News that Amazon is looking for a new London base has prompted speculation about where they could find offices big enough for their needs, which at 750,000 sq ft, is the largest the capital has seen for 2 years. It raises an interesting question about how much space per employee you need to make a successful work environment. In recent years, the average employee work area in London has fallen from 190 sq ft to 120 sq ft. But does anyone need that much space if increasingly, many of us work quite happily at home with a macbook, a mobile phone and a beanbag?
As prime London commercial rents push £40 a sq ft, most companies are having to take a serious look at how they use space. So many office environments are crammed full of depressingly drab furniture: cupboards and pedestals that store little more than an employee’s food stash and malodorous gym kit; wall cabinets chock full of out-of-date publications that no-one can be bothered to archive or shred. Even desks are becoming redundant as desktops give way to laptops and desk phones are replaced by smartphones; punching a telephone number into a keypad now seems like so much effort.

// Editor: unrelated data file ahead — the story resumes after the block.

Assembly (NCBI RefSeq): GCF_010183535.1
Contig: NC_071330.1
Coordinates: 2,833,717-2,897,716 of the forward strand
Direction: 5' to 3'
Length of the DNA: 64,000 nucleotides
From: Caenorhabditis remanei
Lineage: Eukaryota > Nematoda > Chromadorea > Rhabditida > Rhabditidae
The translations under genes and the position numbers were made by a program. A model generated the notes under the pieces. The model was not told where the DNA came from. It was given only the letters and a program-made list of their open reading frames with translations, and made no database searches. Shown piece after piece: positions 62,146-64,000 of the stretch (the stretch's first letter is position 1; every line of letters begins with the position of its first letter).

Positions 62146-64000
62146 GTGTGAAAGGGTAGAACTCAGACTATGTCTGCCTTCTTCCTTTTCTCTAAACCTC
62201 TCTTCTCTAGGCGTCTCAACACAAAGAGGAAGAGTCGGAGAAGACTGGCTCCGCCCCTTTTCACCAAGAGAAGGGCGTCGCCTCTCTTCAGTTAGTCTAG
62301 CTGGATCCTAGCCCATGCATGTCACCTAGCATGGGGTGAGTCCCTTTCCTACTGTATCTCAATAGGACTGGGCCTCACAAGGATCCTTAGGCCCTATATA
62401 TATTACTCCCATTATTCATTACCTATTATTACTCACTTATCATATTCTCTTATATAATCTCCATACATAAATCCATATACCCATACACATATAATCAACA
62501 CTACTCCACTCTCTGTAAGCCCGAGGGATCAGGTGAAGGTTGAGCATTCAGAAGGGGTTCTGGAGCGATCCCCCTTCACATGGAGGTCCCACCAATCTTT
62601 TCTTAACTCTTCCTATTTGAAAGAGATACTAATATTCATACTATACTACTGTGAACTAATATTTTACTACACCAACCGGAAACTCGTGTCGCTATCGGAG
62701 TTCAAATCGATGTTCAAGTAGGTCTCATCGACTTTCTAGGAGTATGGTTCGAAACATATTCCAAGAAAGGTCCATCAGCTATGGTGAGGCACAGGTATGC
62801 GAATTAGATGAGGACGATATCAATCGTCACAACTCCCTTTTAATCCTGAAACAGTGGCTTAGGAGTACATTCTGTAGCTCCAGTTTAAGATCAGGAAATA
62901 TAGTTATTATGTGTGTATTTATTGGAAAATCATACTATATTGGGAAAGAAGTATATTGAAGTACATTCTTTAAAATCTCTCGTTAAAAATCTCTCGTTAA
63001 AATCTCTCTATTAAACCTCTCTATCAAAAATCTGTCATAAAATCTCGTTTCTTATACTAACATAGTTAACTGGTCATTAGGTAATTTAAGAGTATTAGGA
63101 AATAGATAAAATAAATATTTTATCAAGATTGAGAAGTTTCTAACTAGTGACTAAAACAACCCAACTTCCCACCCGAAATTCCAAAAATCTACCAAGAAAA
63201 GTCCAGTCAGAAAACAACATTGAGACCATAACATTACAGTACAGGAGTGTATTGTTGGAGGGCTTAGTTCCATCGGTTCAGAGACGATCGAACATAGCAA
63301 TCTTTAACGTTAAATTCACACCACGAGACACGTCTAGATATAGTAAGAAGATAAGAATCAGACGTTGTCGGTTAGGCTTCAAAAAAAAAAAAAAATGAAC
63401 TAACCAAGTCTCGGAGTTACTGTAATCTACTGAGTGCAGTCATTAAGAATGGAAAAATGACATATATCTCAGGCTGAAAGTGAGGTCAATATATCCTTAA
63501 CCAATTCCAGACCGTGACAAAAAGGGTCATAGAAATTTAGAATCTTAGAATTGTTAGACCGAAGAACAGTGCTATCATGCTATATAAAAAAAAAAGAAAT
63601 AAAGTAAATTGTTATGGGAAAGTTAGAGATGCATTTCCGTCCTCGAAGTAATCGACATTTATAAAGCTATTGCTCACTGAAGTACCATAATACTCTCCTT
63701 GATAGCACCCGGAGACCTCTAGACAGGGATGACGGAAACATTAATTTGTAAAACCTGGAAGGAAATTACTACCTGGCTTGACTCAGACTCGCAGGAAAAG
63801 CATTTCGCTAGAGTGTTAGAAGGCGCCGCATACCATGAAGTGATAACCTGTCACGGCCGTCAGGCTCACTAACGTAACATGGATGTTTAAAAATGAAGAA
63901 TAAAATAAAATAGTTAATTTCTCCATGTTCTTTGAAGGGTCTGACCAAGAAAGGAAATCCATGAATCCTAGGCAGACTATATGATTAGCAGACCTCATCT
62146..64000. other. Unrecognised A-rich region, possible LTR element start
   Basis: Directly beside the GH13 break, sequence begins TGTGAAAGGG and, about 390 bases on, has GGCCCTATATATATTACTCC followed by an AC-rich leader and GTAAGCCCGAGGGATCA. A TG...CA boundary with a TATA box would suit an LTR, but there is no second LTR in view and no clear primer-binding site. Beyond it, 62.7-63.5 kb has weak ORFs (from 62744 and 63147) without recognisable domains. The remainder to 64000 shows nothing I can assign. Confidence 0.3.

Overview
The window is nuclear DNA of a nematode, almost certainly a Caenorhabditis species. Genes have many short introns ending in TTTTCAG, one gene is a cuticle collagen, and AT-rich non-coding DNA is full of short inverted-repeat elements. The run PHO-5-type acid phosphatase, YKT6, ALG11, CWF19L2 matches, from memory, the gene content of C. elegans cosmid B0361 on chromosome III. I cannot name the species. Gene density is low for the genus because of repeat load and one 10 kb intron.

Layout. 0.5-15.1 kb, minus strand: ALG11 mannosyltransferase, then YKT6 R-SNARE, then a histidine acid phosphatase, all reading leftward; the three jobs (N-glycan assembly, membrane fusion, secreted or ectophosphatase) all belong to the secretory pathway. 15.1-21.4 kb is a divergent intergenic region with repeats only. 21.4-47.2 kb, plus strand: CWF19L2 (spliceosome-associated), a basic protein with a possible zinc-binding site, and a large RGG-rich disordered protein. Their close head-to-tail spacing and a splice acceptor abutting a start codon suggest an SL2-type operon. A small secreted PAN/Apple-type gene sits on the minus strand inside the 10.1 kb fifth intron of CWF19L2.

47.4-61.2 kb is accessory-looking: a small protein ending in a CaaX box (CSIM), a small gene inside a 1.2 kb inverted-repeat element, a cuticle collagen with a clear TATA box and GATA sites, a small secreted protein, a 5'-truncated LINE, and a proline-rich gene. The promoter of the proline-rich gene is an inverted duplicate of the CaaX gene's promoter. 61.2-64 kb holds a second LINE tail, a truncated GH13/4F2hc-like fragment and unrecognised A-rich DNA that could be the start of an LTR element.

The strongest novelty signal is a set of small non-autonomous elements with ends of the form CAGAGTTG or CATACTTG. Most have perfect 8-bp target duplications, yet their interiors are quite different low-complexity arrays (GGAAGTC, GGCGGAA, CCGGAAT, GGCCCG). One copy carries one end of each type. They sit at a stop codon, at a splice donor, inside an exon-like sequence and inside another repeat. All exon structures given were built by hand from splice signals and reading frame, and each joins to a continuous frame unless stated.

Interestingly, the UK legal minimum for office space is a mere 40 square foot per person, which, depending on ceiling height, seems barely enough room to swing a cat. But with more companies adopting enlightened attitudes towards flexible working and hot-desking, 60-80 sq ft per person will become increasingly achievable. Provided that companies think creatively about their environment, this does not need not be at the expense of employee engagement. Getting rid of all the hideous grey furniture is an opportunity to open up the environment to creative meeting areas and quiet zones with the kind of furniture that people would choose to have in their own homes.
In creating inspirational office spaces for tomorrow’s employees, facilities management and employee engagement professionals should be each other’s new best friends, for the benefit of both employees and shareholders.